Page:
Canton Repository

November 6, 2003

Massillon resident on hand to see Bush sign abortion legislation

By PAUL M. KRAWZAK
Copley Washington correspondent

WASHINGTON — Looking on as President Bush signed into law a ban on partial-birth abortion Wednesday was a thrill of a lifetime, said Derrick Wyman, president of Stark County Right to Life.

“This has been awesome. This has really been cool,” said Wyman, a Massillon resident who is a sophomore at Walsh University in North Canton.

Wyman flew in Tuesday after learning the day before that he could attend the signing. He wrangled an invitation with the help of a friend who has a friend with a job in the White House, he said.

The ban is the first federal law to restrict the right to an abortion since the Supreme Court ruled the procedure to be constitutionally protected 30 years ago.

The law prohibits abortion procedures in which a fetus is partially delivered, either head first or feet first, before it is killed. Congress has passed earlier versions of the ban twice before but they were vetoed by former President Clinton.

“For years, a terrible form of violence has been directed against children who are inches from birth, while the law looked the other way,” Bush told more than 300 abortion opponents from around the nation. “Today, at last, the American people and our government have confronted the violence and come to the defense of the innocent child.”

Even before the signing, abortion-rights supporters filed challenges to the ban in federal courts in New York, San Francisco, and Omaha, Neb. They argue the ban is an unconstitutional attack on a woman’s right to obtain a safe abortion.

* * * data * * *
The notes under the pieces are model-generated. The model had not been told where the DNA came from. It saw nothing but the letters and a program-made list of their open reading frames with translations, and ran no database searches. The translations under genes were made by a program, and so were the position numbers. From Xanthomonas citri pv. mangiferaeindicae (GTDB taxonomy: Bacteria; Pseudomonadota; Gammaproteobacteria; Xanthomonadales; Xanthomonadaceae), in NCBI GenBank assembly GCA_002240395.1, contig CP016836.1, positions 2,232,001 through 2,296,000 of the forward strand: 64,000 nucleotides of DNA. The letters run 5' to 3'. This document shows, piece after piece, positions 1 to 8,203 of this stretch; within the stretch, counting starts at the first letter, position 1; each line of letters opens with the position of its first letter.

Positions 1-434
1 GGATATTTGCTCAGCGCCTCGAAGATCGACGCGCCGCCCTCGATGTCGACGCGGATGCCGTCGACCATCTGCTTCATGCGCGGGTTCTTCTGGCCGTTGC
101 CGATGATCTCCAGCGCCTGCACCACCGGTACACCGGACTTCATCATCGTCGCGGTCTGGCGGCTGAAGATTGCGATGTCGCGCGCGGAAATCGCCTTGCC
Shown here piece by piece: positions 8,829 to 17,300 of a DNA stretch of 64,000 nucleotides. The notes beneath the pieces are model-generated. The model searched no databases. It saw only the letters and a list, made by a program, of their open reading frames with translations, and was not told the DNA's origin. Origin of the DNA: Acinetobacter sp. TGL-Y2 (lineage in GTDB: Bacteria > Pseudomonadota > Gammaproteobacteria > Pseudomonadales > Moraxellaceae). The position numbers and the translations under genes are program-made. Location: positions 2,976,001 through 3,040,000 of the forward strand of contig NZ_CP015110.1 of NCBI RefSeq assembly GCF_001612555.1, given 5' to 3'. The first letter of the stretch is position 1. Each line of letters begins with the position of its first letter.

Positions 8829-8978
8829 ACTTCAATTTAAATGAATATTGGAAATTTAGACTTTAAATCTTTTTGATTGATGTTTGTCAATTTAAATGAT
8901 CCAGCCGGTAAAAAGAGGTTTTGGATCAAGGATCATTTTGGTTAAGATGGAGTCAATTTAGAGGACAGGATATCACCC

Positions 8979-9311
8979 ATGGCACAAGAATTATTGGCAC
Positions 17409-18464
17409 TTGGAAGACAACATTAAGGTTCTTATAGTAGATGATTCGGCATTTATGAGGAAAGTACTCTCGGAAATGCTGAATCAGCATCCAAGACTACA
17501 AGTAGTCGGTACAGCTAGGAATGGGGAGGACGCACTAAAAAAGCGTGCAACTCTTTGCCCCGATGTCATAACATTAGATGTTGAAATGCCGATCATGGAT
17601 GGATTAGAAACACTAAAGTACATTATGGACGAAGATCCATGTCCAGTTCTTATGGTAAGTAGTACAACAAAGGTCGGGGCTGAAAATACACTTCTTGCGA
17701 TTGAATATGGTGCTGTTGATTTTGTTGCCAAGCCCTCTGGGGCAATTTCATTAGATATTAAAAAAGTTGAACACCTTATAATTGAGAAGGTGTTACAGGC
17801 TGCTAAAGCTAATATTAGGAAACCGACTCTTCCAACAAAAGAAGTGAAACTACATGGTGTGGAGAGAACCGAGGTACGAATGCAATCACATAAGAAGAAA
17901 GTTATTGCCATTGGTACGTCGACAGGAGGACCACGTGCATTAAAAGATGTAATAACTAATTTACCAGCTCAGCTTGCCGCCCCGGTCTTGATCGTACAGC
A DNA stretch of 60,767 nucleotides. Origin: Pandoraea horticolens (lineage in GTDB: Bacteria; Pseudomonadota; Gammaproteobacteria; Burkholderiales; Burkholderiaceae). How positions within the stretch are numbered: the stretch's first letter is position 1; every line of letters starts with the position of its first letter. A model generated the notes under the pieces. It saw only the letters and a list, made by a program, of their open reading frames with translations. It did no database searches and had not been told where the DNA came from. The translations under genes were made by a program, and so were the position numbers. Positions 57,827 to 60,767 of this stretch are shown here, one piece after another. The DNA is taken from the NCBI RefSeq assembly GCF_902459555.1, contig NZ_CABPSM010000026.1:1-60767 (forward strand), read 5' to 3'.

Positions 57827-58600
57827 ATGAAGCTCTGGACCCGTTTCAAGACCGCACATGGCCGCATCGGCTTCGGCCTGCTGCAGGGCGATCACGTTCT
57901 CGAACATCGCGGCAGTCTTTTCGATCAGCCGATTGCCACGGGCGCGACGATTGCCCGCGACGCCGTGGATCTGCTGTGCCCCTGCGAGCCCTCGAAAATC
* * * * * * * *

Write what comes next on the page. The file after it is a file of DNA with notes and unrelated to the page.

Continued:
In Nebraska, U.S. District Judge Richard Kopf issued a temporary restraining order blocking the ban from applying to four abortion-rights doctors who filed suit, citing concerns that the law lacked any health exception.

“I’m glad that the president has decided to stop hiding his true colors on this issue,” said Kate Michelman, president of NARAL Pro-Choice America, following the ceremony. “Any shred of doubt that this is the most anti-choice president this country has ever had has been convincingly erased.”

The measure provides an exception when a mother’s life is in danger, but not to preserve the health of a woman, as abortion defenders demand. Opponents contend that the procedure is never medically necessary, and therefore a health exception is not needed.

Among lawmakers attending the signing were Sen. Mike DeWine, R-Ohio, a key co-sponsor of the ban, and Rep. Steve Chabot, R-Cincinnati, who sponsored the House version of the legislation.

Several GOP leaders and one Democrat, Rep. Bart Stupak of Michigan, also joined Bush when he signed the bill.

Wyman has been to Washington several times before, but he said this was the first time he heard Bush speak in person.

“It was inspiring to all of us to see our leader, the president, talk about the sanctity of life and the importance of creating a culture of life,” he said.

Wyman said the success in getting the ban enacted into law suggests to him that the public has become more attuned to the dignity of life. But he added that more education of the public is necessary to build a consensus that Roe v. Wade, the court decision that legalized abortion, should be overturned.

Bush, who received loud applause and several standing ovations during his 11-minute address, vowed that his administration would “vigorously defend this law against any who would try to overturn it in the courts.”

DeWine and Sen. George Voinovich, R-Ohio, expressed hope the Supreme Court would not strike down the ban, as it did a similar Nebraska statute.

“We believe we wrote a constitutional bill,” said DeWine, who added that he couldn’t predict what the court would do.

DeWine said he wouldn’t be surprised if opponents get a court-ordered delay in enforcing the law until it is reviewed by the judiciary.

“It only takes one federal judge, and there are hundreds across the country,” he said.

In eastern Ohio, Reps. Ralph Regula, R-Bethlehem Township, Bob Ney, R-St. Clairsville, Ted Strickland, D-Lucasville, and Tim Ryan, D-Warrenville, voted for the partial-birth ban.

Rep. Sherrod Brown, D-Lorain, voted against it.